March 20, 2013

Boston Globe: Tip to Authorities in 2010 Led to Turning Point in Gardner Heist Investigation

Boston Globe: Photo by Steven Senne/AP at FBI conference
The Boston Globe reports that a 2010 tip to authorities led to the identity of the two men who robbed the Isabella Stewart Gardner Museum in 1990, according to today's article "Tips pour in on Gardner Museum art theft" by Milton J. Valencia, Shelley Murphy, and Stephen Kurkjian.
The FBI and the Isabella Stewart Gardner Museum ­received a flood of tips from around the country Tuesday, as new details emerged about the turning point in the investigation of the notorious Gardner Museum heist 23 years ago. 

The latest, exhaustive phase in the inquiry is based on a tip that a caller made to authorities in 2010, according to Anthony Amore, the Gardner Museum’s head of security and chief investigator. 
He said Tuesday that the tip was so fruitful — leading to the announcement that investigators know the identities of the thieves and could trace the art from Boston to Connecticut and Philadelphia — that the FBI has since rededicated significant resources to investigating the heist. 
“That tip, plus thousands of man-hours, led to where we are today,” Amore said.
The Boston Globe article also comes back to Robert Gentile as a suspect:
The latest focus has been on Robert Gentile, a 75-year-old ailing Mafia figure with ties to organized crime in Philadelphia and Boston. His Connecticut home was searched last year in relation to the heist. He was charged with drug dealing and possession of an illegal firearm in what his lawyer called a tactic by the FBI to pressure him to disclose information about the heist. 
Gentile, who pleaded guilty and is slated to be sentenced in May, faces a lengthy prison term. His lawyer, Ryan McGuigan, has maintained that Gentile knows nothing about the heist or the whereabouts of the artwork. 
But investigators seem to have trained their focus on Gentile in the recent phase of the investigation. 
A person with knowledge of the FBI investigation, who asked to remain anonymous ­because of the sensitivity of the inquiry, confirmed Tuesday that investigators found a list of the art stolen from the Gardner, and the estimated value of the works, during the search of Gentile’s home. The discovery of the list was first ­reported by The Hartford ­Courant.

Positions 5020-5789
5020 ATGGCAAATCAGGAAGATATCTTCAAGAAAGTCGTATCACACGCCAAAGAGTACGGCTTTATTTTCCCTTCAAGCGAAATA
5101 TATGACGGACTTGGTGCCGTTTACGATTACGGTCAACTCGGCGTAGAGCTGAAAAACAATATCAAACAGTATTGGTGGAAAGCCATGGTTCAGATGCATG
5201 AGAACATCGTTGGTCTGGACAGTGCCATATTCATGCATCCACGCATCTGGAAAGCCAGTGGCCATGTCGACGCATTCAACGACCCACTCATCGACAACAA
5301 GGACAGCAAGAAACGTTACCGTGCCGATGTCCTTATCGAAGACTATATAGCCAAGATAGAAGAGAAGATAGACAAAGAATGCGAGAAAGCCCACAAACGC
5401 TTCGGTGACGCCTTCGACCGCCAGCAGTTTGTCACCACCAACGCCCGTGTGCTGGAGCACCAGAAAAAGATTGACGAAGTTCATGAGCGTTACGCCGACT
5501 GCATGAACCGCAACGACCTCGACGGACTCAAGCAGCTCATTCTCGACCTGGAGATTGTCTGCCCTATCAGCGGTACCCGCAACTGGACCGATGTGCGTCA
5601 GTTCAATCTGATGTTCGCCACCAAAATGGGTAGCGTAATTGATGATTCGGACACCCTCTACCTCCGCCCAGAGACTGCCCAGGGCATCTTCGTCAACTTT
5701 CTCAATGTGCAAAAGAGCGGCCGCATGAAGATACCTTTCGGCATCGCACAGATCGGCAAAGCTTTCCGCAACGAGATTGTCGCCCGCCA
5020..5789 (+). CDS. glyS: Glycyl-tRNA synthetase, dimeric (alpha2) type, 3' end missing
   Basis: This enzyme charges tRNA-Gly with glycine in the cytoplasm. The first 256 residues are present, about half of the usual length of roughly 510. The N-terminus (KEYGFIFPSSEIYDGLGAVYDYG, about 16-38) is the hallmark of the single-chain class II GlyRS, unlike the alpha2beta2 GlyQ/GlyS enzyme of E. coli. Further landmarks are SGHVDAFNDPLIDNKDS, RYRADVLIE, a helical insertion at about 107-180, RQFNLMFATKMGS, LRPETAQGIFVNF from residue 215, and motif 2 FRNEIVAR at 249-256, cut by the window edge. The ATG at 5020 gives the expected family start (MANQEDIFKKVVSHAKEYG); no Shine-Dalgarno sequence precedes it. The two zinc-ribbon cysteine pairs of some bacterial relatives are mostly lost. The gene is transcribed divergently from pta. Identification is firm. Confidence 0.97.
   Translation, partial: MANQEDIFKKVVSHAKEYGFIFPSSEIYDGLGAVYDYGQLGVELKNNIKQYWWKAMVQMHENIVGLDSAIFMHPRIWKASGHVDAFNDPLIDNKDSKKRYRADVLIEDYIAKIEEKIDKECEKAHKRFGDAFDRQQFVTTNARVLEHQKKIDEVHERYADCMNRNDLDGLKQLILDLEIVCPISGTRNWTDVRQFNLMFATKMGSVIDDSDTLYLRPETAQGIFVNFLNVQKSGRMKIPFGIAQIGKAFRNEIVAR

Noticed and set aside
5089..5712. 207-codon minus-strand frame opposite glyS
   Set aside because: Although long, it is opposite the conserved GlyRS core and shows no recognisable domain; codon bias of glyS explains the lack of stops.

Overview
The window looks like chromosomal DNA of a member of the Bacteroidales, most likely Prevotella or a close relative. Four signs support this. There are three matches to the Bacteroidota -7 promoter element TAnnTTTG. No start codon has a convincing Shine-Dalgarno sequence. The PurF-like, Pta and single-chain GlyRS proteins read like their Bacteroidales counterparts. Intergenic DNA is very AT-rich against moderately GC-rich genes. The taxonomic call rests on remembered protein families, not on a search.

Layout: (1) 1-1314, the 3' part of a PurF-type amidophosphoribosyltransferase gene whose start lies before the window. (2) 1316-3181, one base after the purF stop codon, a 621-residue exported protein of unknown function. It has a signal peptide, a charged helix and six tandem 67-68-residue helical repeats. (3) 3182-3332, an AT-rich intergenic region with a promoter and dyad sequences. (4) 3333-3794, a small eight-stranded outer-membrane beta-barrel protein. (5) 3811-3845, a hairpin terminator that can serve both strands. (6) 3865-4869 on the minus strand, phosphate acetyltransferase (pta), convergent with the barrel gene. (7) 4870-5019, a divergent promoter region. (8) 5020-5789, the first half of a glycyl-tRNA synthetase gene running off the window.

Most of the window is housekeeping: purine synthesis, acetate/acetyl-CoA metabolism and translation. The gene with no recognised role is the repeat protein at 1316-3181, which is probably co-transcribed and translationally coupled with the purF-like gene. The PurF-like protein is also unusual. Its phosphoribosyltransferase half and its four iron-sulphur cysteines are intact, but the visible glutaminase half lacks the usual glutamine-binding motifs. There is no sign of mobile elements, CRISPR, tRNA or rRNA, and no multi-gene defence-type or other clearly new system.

Gentile also had close ties to organized crime figures in Philadelphia and in Boston, including the late Robert Guarente, who has been tied to almost every­one mentioned as a person of interest in the heist. 
Guarente, for instance, was close with the late Carmello Merlino, who ran an auto body shop in Dorchester and who, according to FBI reports, once tried to negotiate the return of the artworks. No deal ever came to fruition, and Merlino was later convicted in a scheme to rob an armored car depot in Easton. He said that he was set up by informants and that the FBI was pressuring him for ­information regarding the Gardner heist. Merlino died in prison in 2005 at age 71. 
Two other men were also convicted in the armored car depot scheme and received lengthy prison sentences, though they have denied knowledge of the heist or the ­location of the artwork. ­Stephen Rossetti, 54, who is Guarente’s nephew, is slated to be released in 2044, and David Turner, 45, is set to be released in 2025. 
Guarente died in 2004 at age 65. His wife has told authorities in recent years that she saw him give Gentile at least one painting some time around 2003, around the time authorities say some of the art was offered for sale in Philadelphia. The wife, however, did not describe the painting as one of the works taken from the Gardner.

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